That little one stands in stark contrast to the transfigured Christ we hear of in Matthew’s gospel.  Six days after he had asked them “who do you say I am,” six days after Peter proudly proclaimed him the Son of the living God, six days after Jesus told them the path of self-emptying love would lead directly to a cross before resurrected life could begin.  Six days after all that, Jesus’ countenance was changed too.  His face wasn’t beat red like the little Playcare three-month-old, but shining as bright as the hot summer sun.  Up on that mountain, when Peter, James, and John looked upon him; he radiated.  It was as if everything about him turned the purest white.  Translucent-like.  Like in art that circles the risen Christ with a glorious golden aura; halos around the crown of his head and something like light exuding all about.  It was a miraculous transfiguration for sure, something absolutely incredible to behold.  But it wasn’t the first time it had occurred.  In the first Scripture reading, we heard when Yahweh called Moses up on a mountain.  There he was to receive the law.  As God was working to transform the newly-freed-from-Egypt slaves into God’s very own; a cloud covered Moses and the mountain.  “The glory of the LORD settled on Mount Sinai,” Exodus 24:16 reads.  “And the cloud covered it for six days.”  Moses face eventually would burn red-hot with anger when at last he returned to the people to discover their transgression not just of making, but also of reveling before a golden calf (Ex. 32:19).  When at last he returns to the mountain in order again to be enveloped by God, this time Moses’ face continues to carry the radiant splendor of the LORD.  The Scriptures record it as “the skin of his face” shining “because he had been talking with God” (Ex. 34:29).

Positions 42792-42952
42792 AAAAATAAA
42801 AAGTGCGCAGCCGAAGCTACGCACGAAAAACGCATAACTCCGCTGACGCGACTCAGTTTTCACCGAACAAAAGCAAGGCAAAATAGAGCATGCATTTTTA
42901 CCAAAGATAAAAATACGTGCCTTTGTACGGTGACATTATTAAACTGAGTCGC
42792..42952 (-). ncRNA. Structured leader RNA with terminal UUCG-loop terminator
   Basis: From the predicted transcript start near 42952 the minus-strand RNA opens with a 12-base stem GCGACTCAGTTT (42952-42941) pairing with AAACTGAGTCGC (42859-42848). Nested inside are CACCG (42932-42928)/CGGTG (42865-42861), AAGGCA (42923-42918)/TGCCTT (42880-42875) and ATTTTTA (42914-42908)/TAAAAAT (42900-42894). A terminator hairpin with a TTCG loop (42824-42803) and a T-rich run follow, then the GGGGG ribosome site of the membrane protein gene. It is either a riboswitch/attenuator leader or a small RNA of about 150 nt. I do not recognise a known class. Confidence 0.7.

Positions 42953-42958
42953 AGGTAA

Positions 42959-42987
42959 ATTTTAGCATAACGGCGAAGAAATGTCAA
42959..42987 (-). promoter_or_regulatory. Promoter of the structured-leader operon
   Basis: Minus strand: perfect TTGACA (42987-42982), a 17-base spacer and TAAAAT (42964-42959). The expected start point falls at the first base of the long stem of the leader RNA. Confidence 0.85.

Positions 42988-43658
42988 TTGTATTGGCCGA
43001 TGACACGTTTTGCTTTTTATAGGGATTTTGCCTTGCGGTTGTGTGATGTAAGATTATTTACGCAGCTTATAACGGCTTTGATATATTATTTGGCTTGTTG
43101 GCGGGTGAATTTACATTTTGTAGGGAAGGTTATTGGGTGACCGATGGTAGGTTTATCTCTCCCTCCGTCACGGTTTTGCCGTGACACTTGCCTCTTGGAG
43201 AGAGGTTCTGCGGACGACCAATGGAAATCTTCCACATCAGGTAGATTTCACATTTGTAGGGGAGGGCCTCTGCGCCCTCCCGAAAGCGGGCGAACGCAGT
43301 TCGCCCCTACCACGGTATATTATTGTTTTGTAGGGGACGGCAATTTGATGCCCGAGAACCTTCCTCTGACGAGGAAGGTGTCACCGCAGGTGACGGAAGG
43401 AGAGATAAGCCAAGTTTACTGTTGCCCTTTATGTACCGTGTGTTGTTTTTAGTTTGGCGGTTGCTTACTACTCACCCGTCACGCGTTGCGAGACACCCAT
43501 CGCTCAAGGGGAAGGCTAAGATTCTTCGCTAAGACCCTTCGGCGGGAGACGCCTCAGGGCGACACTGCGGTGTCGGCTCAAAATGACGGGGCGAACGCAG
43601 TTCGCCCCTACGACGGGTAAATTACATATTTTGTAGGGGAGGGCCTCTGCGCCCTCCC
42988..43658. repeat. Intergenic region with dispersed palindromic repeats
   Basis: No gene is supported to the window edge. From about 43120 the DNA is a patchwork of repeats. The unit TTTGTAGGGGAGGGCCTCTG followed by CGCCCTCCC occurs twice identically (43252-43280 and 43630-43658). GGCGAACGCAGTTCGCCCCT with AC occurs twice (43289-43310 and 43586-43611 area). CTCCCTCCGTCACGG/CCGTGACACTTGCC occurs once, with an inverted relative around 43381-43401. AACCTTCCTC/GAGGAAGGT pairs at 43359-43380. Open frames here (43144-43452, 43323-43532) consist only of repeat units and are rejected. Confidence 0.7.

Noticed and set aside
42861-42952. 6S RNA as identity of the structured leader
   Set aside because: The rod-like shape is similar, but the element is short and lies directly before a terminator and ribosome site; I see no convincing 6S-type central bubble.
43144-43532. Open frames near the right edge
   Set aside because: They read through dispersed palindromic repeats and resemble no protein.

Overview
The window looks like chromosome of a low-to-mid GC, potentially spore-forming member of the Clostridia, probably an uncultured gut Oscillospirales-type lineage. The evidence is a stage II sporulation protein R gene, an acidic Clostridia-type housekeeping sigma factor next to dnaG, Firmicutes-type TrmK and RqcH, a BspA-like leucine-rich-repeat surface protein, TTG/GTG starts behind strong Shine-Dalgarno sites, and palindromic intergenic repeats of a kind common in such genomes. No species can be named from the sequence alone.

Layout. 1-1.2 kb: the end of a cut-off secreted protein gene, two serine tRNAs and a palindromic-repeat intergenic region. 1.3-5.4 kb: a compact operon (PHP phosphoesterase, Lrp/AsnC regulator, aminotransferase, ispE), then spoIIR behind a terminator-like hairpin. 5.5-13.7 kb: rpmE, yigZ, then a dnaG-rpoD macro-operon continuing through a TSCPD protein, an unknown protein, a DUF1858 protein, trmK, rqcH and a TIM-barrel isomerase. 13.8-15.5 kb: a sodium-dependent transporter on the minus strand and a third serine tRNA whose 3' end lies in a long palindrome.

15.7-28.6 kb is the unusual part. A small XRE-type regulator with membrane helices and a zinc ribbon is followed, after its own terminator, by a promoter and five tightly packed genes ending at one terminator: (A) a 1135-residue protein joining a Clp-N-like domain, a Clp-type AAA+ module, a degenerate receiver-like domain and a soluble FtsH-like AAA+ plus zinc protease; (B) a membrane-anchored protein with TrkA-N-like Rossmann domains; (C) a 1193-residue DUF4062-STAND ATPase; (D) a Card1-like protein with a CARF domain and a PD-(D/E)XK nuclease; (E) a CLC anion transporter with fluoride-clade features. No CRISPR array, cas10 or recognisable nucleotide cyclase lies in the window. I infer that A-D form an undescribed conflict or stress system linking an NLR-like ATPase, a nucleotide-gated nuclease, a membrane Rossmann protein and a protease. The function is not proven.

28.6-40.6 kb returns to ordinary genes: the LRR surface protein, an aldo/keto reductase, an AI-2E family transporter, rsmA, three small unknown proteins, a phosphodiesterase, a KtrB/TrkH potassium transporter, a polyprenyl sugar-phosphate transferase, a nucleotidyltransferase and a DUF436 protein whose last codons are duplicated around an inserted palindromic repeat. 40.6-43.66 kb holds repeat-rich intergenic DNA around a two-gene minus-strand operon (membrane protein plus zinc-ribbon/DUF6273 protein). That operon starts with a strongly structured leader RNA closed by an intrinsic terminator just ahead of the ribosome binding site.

I imagine it as love.  Beaming right from the center of his chest, to every cell in his body, until at last his face glimmered and his eyes sparkled from the amazing energy of God.  . . .  I’ve seen it elsewhere too, haven’t you?  In faces alight when lovers gaze into the eyes of the one who fully accepts them for who they are.  In the glow of grateful parents when first they hold their newborn child.  In the way we look when we are in our flow – using our particular gifts to meet the needs about which we care the most.  It is said about such folk that they radiate.  That they sparkle.  That they shine for all the world to see.  Every cell of their bodies filled with the loving light of God.